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nicole-tamer
12th October 2015

TV Binge: Mr Robot

The gritty anti-capitalist thriller, Mr Robot, convinces with strong characters and intriguing plot twists
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TLDR

Fight Club fans are in for a treat with this new USA Network series. It follows anti-hero Elliot, an anxiety-plagued security engineer who can only connect with people by hacking them. On top of that, he’s an unreliable narrator due to his morphine usage and constant paranoia. His lonely life suddenly receives meaning when he gets recruited by an anarchist hacker called Mr Robot, whose aim is to cancel all debts and to take down a large corporation known as Evil Corp.

With a more realistic depiction of hacking, a strong plotline and gritty cinematography, this series has a lot of potential to become a massive hit. The pilot of the series was so well received that it was renewed for a second season before it premiered. Furthermore, current issues and American capitalist culture are portrayed so accurately that the release of the season finale had to be pushed back due to a scene that had similarities to a tragic shooting at a Virginia TV station that had taken place on the same day.

Rami Malek convinces in the role as the wide-eyed, naïve and socially inept protagonist Elliot, who acts as a cyber-vigilante in his free time. The series manages to portray an introvert without using too many clichés. His inner world is vivid and based on intuitive hints, which he applies logically in real life while hacking, but as so often with ingenious introverts, his life is solitary. People around him struggle to connect with him and attempts to integrate him fail repeatedly. His work colleague Portia (Angela Moss) and his psychiatrist try their best to get through to him but the only people to whom he feels connected are the hacktivist group called fsociety. The underground hackers led by Mr Robot (Christian Slater) are equally weird, and their common purpose connects them.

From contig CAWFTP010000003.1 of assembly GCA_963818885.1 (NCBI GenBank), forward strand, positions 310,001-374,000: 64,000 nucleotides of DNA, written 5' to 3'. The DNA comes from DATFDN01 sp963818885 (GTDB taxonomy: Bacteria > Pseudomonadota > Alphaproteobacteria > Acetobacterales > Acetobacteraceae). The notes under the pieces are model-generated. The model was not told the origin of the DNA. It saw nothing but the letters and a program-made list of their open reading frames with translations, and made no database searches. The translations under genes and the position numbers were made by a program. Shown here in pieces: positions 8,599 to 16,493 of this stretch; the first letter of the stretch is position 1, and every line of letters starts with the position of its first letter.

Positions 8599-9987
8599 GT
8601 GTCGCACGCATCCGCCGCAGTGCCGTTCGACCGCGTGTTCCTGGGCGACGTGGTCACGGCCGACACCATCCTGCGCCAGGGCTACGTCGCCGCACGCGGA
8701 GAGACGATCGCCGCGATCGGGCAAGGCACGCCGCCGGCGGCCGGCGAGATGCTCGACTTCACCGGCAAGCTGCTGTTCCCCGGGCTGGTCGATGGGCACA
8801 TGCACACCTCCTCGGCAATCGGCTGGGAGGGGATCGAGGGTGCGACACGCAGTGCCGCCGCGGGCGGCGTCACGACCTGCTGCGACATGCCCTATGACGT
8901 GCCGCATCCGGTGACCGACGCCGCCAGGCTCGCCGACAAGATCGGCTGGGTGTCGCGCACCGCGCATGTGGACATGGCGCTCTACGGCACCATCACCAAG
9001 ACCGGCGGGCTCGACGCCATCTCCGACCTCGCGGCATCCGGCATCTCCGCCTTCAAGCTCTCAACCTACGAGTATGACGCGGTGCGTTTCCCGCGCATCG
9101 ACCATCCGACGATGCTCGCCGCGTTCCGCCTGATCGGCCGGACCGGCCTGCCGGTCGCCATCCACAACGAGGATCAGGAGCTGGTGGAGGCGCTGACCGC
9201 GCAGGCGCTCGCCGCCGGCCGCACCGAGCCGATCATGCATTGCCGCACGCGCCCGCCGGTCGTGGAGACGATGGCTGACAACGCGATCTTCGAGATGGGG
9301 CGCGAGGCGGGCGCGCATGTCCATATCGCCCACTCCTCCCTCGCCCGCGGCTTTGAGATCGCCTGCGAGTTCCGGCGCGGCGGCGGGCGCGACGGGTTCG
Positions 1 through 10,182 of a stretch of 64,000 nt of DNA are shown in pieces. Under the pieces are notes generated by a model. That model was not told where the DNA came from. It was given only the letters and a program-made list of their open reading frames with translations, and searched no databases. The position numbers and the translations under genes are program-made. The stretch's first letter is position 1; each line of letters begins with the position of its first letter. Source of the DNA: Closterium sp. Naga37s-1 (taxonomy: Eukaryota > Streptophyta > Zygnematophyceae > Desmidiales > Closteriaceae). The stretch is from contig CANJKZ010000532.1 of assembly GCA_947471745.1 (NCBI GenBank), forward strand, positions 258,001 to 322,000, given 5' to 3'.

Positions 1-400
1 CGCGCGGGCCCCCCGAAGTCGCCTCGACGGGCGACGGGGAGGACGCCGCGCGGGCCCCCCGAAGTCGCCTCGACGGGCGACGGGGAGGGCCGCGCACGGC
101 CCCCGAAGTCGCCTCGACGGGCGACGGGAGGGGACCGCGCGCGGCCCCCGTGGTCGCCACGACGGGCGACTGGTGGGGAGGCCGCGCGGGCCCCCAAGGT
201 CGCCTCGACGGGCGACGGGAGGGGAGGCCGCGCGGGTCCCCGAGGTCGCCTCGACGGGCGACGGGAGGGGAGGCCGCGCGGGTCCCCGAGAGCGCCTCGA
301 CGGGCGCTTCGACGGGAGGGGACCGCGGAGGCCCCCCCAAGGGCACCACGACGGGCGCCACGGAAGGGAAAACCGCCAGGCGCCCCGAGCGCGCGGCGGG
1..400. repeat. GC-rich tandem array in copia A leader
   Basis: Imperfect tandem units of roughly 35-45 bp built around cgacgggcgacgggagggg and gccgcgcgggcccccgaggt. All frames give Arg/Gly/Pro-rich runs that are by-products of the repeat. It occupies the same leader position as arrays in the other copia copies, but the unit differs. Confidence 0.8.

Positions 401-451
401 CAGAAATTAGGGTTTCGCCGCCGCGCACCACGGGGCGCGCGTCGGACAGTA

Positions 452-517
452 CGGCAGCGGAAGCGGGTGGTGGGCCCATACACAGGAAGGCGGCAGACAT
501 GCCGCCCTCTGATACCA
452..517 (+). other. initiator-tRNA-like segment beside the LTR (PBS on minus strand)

Although Elliot cannot identify with most people, his strength is to analyse and identify problems and he applies these skills to understand people so well that he guesses their Facebook passwords in seconds through social engineering. His abilities do not stay unnoticed, and in the beginning of the series, he is shortly tempted to work for the corporate site after getting an offer from the sly but charming Tyrell Wellick (Martin Wallström), who is the Senior Vice-President of Technology at E(vil) Corp. Elliot is often contrasted with Alpha males such as Tyrell and, similarly to Fight Club, Mr Robot deals with Elliot’s lack of traditional masculinity.

The series is definitely worth a watch, although the first few of the ten episodes have a rather slow pace, which is intended in order to emphasis the boring reality of Elliot’s office job. Character development has a high priority, too.

Another strong point is the inclusion of minority characters, especially since the series criticises societal problems. The series combines everything millennials could hope for, and trippy plot twists are guaranteed. Lean back and delve into the mind of Elliot, and don’t forget to make your passwords safer!


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